How To Check In On Your Mentally Ill Friends

There are so many things people say you should and should say to a mentally ill person, but the truth is, it’s different for everybody. One person might be offended by your question while another might be so glad you asked.

My rule of thumb is to think about these 3 things.

  1. How close are you to the person?
  2. How open is this person about their mental health?
  3. What is their current mental state?

Say your best friend is clinically depressed and is in the middle of a really horrific episode. They’re very outspoken about how they feel on a regular basis. In this case, we can dig a little deeper than just, “How are you feeling?” Here, we might want to go deeper. If they have a history of self harm, you can make sure they’re staying safe. Even ask if you can remove any harmful objects from their home. You can talk with them about suicidal thoughts and if they’re up for talking about whether or not they’re having them.

On the other hand, maybe a friend reached out to you who is also in a depressive episode, but is more reserved when it comes to talking about their feelings. Of course you’ll want to make sure they are safe, but you have to ask in a different way. You might say something like “I’m here for you in any way you need. I know you don’t like to talk about your mental health, but just know that you can always come to me.”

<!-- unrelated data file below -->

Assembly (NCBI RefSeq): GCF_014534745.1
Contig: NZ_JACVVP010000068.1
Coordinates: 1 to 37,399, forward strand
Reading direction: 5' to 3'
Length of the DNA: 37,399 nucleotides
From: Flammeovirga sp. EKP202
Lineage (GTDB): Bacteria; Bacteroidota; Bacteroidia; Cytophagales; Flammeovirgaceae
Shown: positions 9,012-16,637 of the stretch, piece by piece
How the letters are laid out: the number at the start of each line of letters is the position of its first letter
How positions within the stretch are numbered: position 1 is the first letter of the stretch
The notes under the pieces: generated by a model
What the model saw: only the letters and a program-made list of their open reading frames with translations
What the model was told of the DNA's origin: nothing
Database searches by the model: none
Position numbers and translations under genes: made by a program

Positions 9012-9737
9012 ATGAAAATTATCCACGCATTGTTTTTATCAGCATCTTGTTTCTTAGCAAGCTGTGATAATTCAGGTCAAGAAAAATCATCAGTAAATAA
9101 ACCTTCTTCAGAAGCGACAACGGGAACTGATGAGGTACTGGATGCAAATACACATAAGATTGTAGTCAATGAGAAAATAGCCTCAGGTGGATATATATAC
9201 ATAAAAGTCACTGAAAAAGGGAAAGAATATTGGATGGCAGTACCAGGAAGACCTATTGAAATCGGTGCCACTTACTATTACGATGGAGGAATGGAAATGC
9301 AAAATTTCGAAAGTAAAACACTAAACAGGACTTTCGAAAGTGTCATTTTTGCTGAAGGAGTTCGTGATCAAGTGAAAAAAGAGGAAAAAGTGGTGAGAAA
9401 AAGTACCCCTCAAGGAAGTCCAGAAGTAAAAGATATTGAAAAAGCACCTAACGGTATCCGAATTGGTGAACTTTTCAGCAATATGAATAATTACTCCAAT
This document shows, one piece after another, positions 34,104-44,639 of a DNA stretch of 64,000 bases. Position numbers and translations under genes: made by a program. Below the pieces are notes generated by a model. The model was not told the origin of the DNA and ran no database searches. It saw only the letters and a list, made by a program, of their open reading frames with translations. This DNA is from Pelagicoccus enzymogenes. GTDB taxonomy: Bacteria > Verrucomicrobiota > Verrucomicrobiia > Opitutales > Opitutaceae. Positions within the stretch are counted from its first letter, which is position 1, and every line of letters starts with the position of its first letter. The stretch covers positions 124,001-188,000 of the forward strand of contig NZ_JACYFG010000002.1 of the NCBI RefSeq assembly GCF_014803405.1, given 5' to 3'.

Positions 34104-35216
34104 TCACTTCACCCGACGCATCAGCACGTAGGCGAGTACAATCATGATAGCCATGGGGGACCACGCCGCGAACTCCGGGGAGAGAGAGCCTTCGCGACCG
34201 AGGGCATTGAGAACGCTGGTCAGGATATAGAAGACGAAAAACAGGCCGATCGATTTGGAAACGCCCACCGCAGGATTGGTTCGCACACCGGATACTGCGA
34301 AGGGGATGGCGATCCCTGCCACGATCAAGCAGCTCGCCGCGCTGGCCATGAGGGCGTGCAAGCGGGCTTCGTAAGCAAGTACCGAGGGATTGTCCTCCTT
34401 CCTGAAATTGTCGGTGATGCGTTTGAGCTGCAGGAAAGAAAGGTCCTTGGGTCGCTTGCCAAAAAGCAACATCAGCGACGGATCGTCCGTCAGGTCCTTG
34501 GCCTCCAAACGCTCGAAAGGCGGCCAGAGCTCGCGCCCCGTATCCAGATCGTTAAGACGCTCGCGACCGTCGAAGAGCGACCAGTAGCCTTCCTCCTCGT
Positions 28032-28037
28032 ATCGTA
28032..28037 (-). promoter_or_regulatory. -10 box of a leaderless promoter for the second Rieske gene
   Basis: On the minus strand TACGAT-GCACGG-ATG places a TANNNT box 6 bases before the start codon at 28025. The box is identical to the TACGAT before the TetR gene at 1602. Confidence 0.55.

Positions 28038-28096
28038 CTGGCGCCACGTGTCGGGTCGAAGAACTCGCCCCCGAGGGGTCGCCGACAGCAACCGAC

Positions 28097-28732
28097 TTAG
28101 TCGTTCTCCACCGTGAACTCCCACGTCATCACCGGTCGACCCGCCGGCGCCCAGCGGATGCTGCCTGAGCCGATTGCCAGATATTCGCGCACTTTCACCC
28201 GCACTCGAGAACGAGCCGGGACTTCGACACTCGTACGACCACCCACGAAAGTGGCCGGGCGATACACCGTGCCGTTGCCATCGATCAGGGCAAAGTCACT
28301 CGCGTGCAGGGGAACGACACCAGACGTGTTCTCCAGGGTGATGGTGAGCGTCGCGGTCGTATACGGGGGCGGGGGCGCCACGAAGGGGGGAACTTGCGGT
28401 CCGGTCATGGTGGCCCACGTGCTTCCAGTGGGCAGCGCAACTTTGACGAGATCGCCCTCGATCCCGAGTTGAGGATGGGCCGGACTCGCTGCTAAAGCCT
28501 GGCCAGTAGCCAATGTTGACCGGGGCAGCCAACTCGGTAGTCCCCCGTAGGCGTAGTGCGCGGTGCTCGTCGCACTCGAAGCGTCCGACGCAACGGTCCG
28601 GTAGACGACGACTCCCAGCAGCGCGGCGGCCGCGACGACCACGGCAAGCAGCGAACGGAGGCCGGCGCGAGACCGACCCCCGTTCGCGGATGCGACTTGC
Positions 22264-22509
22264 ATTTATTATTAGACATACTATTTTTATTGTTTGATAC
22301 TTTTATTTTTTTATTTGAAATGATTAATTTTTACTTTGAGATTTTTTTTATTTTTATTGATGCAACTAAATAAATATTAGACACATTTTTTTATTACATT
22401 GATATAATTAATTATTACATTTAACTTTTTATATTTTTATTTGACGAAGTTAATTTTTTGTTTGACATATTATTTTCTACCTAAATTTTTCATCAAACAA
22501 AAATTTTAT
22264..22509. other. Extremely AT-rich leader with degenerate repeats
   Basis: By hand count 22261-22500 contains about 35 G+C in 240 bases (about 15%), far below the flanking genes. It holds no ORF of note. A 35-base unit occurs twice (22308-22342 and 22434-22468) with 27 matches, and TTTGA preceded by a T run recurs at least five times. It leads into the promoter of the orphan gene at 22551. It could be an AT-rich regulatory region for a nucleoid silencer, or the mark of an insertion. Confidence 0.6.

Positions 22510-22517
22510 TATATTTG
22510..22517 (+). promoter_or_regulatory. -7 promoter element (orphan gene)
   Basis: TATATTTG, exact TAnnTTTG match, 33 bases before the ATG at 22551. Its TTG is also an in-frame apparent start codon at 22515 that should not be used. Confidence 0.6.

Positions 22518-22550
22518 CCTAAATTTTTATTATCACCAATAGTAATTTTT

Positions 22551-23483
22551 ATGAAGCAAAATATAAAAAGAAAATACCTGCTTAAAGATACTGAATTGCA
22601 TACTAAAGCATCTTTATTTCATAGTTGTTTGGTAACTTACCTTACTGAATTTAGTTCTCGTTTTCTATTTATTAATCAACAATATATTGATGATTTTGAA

That’s honestly a good thing to say to anyone going through any sort of mental instability. I think you get where I’m going with this. Just feel out the situation before asking invasive questions.

  • There are also a few things you should NEVER say when someone is struggling….even if you’re just trying to help. Some of these phrases include,
    1. Are you sure you’re not doing this for attention?
    1. Think positive thoughts!
    1. You’re negativity is toxic
    1. Are you sure you need those meds?

    The list goes on.

    When you’re checking in on someone dealing with a mental illness, you’ll want to make sure that you let them know you’re here to help or get them outside help if that’s needed. Don’t try and offer solutions or make it better. Just be there to support them during this trying time.

    As long as you’re keeping them safe and they feel supported, even if they don’t feel happy, you’re doing it right!

    When I’m depressed, I know I hate when people try and solve everything. Depression usually sticks around for a while, and there’s not much you can do about it. Also, I’m always too tired and sluggish feeling to even try and feel better. But being supported by people who love me, and even by the Instagram community, at least gives me hope for happier days to come.


    P.s. Don’t put too much pressure on yourself! If you ever feel like their problems are becoming your problems, help them seek out a crisis line or a therapist to talk to. It’s not your responsibility to fix someone.


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